2013-05-05 12:17:09 UTC
Post by Dana John Hill
Judging from the price that the Mercury Living Presence Vol. 1 box set
is consistently fetching on eBay and elsewhere (well north of $300), I'm
starting to think the edition was a bit too limited. The second volume
is set to release soon in the USA, but those of us who missed the first
installment appear to be out of luck.
Given that the first edition sold out, is another run a possibility?
In late 2010, when the second 'DG 111' sethttp://tiny.cc/5n0iwwwas
first issued, Universal _did_ do a very limited second run of the
first DG 111 boxed set, originally released October 2009http://tiny.cc/wm0iww
The first set sold-out quickly, and was OOP by the time the second set
came to market.
I think there is a good possibility we may see a second run of the
first Mercury set. Sold-out quickly and there is no reason to think
another couple thousand sets won't blow out in similar haste.
I am glad i bought the original single CD issues of all the mercurys and replaced the CDs with SACDs where those were issued.  But the second big box irritates me in that there is that extra CD and the book that can only be obtained with the box.  that would require my selling all my individual CDs to get the box, just for those two extra items.
I agree. But they had to provide some lure for people to buy these
boxes.

Thing is: they are probably NOT using the stampers approved personally
by WCF when the CDs were first issued.

I would hang on to ALL of your single CDs of the MLP reissue series if
I were you. I know that I will. If for no other reason than the
booklets, which are surely not reprinted in those boxes.

The boxes are intended for mass sale, not for the collector.

TD
William Sommerwerck
2013-05-05 13:47:53 UTC
They are probably NOT using the stampers approved
personally by WCF when the CDs were first issued.
Why wouldn't they? It's the cheapest way to reissue the recordings.

Now, if you're suggesting that stampers made from the same tape source will
produce "different sounding" CDs -- I don't want to get into that.
David Fox
2013-05-05 14:54:42 UTC
Post by William Sommerwerck
They are probably NOT using the stampers approved
personally by WCF when the CDs were first issued.
Why wouldn't they? It's the cheapest way to reissue the recordings.
Now, if you're suggesting that stampers made from the same tape source
will produce "different sounding" CDs -- I don't want to get into that.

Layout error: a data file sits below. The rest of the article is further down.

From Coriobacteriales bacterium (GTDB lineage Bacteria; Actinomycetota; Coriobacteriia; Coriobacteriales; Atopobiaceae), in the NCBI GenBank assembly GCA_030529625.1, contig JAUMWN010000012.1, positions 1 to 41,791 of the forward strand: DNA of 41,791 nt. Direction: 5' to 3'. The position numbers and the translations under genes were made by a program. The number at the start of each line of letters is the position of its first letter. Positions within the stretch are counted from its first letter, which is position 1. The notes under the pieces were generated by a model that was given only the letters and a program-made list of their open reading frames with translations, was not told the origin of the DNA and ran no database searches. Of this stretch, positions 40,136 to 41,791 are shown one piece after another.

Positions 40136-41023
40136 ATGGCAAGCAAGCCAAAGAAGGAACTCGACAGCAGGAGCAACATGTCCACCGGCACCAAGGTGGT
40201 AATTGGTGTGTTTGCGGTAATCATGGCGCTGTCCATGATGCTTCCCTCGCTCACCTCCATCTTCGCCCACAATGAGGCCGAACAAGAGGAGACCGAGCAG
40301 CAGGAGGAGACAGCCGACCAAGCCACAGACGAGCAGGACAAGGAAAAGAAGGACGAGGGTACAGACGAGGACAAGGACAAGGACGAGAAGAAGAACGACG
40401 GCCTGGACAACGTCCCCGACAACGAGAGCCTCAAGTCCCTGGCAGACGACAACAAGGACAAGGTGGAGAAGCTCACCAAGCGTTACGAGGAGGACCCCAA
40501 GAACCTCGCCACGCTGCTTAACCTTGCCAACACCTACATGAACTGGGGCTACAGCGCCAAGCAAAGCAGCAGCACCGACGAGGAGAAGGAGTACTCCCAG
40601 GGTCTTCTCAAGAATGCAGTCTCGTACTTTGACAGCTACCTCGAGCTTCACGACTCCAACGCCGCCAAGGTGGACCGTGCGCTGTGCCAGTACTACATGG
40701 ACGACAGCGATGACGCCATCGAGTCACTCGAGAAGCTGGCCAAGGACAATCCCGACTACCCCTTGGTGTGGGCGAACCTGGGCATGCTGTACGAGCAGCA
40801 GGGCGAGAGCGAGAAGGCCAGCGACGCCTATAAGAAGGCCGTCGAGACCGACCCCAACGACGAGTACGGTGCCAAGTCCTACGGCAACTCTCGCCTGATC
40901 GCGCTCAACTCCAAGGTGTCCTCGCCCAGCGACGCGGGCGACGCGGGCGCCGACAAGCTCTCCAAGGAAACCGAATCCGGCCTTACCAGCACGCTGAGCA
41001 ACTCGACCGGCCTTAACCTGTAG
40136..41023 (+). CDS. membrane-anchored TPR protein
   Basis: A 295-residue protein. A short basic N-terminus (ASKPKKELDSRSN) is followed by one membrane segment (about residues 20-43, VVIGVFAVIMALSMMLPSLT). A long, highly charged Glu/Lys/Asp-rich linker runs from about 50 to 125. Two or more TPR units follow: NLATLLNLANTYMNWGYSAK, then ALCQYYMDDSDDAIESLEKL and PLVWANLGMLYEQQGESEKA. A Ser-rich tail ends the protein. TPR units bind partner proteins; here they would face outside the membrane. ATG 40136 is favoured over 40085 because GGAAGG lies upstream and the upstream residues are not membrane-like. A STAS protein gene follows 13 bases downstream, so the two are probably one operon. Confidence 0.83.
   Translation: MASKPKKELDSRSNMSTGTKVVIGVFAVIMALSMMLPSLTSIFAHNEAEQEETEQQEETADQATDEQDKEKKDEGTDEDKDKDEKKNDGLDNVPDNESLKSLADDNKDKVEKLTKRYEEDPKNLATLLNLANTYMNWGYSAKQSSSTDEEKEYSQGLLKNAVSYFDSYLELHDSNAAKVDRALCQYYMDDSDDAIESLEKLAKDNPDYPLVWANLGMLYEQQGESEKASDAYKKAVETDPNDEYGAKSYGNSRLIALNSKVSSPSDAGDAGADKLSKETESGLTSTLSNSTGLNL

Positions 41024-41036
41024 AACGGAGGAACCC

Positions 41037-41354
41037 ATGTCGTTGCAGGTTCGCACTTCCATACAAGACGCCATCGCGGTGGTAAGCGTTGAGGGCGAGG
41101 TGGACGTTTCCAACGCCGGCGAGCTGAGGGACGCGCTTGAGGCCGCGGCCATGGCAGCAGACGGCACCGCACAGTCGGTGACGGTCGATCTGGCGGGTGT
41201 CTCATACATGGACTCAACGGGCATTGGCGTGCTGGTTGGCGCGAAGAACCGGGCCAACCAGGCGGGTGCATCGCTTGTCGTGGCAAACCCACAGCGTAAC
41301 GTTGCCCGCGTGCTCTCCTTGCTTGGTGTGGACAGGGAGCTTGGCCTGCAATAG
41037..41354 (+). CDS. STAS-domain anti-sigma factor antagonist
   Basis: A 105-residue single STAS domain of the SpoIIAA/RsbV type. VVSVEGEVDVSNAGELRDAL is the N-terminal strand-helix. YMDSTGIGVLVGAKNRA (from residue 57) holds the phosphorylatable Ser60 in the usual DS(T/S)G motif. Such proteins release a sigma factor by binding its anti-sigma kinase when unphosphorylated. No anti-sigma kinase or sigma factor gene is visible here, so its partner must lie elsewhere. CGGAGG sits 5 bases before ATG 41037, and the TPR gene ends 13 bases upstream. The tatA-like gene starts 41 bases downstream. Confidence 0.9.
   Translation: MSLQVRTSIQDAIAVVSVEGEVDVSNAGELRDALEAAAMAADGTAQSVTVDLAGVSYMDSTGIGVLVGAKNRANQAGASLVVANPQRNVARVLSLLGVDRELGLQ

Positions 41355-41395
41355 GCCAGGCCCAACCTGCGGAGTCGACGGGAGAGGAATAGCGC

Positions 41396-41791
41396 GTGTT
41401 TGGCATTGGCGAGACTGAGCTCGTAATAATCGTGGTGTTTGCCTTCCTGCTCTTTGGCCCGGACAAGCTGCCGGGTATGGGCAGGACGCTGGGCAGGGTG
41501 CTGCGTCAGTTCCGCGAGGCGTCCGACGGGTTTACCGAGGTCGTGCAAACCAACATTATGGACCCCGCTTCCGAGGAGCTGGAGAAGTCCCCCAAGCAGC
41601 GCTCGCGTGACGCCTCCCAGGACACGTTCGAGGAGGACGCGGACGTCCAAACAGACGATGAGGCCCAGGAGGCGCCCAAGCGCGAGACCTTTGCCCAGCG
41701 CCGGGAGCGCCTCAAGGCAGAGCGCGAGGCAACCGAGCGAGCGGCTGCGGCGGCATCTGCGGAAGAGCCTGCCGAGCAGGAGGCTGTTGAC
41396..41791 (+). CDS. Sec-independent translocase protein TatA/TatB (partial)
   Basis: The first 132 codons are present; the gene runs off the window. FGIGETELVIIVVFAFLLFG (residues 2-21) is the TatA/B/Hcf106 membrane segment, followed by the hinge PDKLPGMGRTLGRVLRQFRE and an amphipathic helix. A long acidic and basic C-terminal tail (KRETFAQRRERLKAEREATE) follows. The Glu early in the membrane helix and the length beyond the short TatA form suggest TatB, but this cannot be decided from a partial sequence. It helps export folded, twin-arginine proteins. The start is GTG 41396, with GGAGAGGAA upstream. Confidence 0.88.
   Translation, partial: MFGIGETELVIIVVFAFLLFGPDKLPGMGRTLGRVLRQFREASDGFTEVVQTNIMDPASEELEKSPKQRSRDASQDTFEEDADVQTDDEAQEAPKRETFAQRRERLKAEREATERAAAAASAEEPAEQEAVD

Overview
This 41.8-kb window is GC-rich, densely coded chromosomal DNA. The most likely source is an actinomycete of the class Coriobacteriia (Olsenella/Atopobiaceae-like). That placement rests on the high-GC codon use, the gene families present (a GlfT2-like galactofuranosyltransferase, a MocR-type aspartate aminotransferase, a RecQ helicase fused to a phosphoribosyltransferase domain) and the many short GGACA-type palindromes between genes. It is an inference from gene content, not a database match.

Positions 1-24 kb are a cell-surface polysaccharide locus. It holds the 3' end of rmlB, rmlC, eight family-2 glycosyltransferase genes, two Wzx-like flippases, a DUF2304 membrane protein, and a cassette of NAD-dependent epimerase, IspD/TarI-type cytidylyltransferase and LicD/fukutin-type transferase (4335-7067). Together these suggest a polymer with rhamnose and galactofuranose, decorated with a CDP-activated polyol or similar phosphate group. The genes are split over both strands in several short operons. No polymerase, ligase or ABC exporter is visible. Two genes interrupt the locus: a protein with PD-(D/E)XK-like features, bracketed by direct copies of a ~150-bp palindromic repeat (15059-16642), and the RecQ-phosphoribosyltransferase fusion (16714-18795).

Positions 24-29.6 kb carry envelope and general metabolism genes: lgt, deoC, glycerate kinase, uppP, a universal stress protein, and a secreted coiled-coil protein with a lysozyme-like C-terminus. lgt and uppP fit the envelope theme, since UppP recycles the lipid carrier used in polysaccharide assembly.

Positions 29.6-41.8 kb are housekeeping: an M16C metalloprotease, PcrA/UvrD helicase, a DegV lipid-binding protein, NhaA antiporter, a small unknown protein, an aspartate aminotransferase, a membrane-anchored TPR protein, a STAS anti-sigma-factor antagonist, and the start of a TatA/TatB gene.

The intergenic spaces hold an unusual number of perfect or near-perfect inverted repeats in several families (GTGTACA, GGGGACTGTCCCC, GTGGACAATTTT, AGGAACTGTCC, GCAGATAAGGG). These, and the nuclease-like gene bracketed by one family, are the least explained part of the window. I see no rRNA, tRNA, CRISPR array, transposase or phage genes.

We've been through this already. Yes, it's possible for stampers to
matter in CD playback, but that issue is also transport-specific (i.e. a
given stamper won't sound better across all CD players, only some).
What WK-F didn't realize is that whatever she was optimizing was only
with respect to her particular playback setup - more specifically,
whichever transport mechanism was built into her CD player.

I discovered this issue when I was ripping my entire CD collection to my
music server. Everything was going fine - zero errors detected by
software - until I got to some (but far from all) Warner Music CD's. I
researched the problem and found out that these CD's didn't play well
with the DVD/CD drive installed on my music server. I put those CD's in
a pile, ripped them on my Mac (zero errors again), and the problem was
solved.

I have little doubt that if the CD's in the big MLP box are from
identical masters as the original CD releases, ripping these CD's will
result in identical WAV files as those ripped from the original CD's.
Bits are bits. That's the wonder of digital. If all of the bits are
properly retrieved in adequate time for a given DAC to process them,
there is no "better" as far as the stamper's concerned.

DF
David Fox
2013-05-05 15:08:37 UTC
Post by David Fox
Post by William Sommerwerck
They are probably NOT using the stampers approved
personally by WCF when the CDs were first issued.
Why wouldn't they? It's the cheapest way to reissue the recordings.
Now, if you're suggesting that stampers made from the same tape source
will produce "different sounding" CDs -- I don't want to get into that.
We've been through this already. Yes, it's possible for stampers to
matter in CD playback, but that issue is also transport-specific (i.e. a
given stamper won't sound better across all CD players, only some).
What WK-F didn't realize is that whatever she was optimizing was only
with respect to her particular playback setup - more specifically,
whichever transport mechanism was built into her CD player.
I discovered this issue when I was ripping my entire CD collection to my
music server. Everything was going fine - zero errors detected by
software - until I got to some (but far from all) Warner Music CD's. I
researched the problem and found out that these CD's didn't play well
with the DVD/CD drive installed on my music server. I put those CD's in
a pile, ripped them on my Mac (zero errors again), and the problem was
solved.
I have little doubt that if the CD's in the big MLP box are from
identical masters as the original CD releases, ripping these CD's will
result in identical WAV files as those ripped from the original CD's.
Bits are bits. That's the wonder of digital. If all of the bits are
properly retrieved in adequate time for a given DAC to process them,
there is no "better" as far as the stamper's concerned.
DF
This is also why those silly SHM-CD's from Japan are demonstrably a
crock of crap. They rip identically to their standard CD brethren. If
a customer is worried that their standard CD won't "read" as well as a
SHM-CD, all they have to do is rip it to disc with something like Exact
Audio Copy and then verify via the log files that there were zero read
errors. They can then either continue to use their standard CD with
full comfort that every last bit is at the ready for reading, or they
can stream the perfect rip they just made. Again, there is no context